Deconstructing Product Design
This simplicity and ease of use, makes this product wonderful. It is a timeless design. The older ones look better, they didn’t really improve anyting with some of the slight changes they have made over time.
I have messed with a few though that have been inaccurate and had to fuss with them quite a bit. It’s better than frostbite though.
The place I just moved into has one of these to control the highly inefficient dinosaur of a furnace in the basement. I miss the program thermostat. Now I must remember to turn it down before I leave in the morning, and its awfully cold when I get home. Having that furnace kick on an hour before you get home can make the Northern Michigan winters a bit more pleasant.
The crisp seams on the recent plastic versions are kind of jarring to those who know the sensual rolled edges on the original metal versions. The limitations of the metal forming processes actually added to the unified beauty of the original.
It was ironic to touch a cool feeling metal housing to turn down the heat. One would expect the device to feel too warm if the room was too warm. Now it’s ironic to touch a warm feeling plastic housing to turn up the heat.
Setting aside that newer designs can vastly improve conservation of fuel, there is something to be said for intuitive designs like this one. But I’ve often wondered why they never made it easier to read; silver numerals on a silver background?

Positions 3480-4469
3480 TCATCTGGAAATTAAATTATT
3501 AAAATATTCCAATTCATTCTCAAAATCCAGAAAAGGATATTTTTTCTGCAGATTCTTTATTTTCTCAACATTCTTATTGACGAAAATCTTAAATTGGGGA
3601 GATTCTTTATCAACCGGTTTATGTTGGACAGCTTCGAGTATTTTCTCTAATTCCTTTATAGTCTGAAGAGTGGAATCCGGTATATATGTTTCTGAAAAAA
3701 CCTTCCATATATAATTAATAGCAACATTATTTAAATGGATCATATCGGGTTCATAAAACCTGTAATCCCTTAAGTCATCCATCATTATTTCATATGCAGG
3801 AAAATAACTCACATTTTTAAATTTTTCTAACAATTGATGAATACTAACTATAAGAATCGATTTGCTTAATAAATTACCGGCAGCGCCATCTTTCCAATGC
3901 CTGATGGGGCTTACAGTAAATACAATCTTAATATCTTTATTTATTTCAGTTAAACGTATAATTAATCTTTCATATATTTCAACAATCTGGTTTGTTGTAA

A while ago Honeywell introduced a digital version of this product, because they analogue version could no longer be sold because of the quicksilver it held (thermostat). I have that newer version in my home. There’s something extremely intuitive about twisting a knob to set the temperature. You can do it without thinking; it’s user interface does not ‘get in the way’.
I love these things. The Dreyfuss design really is very congruent and nice, and certainly much better than those modern boxes. I remember form my childhood all my relatives had these things hanging on their wall. In fact, for the first few years in my life I believed they were a light dimmer. This led to me getting disappointed because it didn’t really seem to do anything to the lights, and getting yelled at for heating up the house to 30 degrees celcius.
The original benefit proposition to the round design was that they could be installed quickly without getting a level out to align the rectangular ones so they didn’t look cockeyed on the wall next to corners or door jamb molding.
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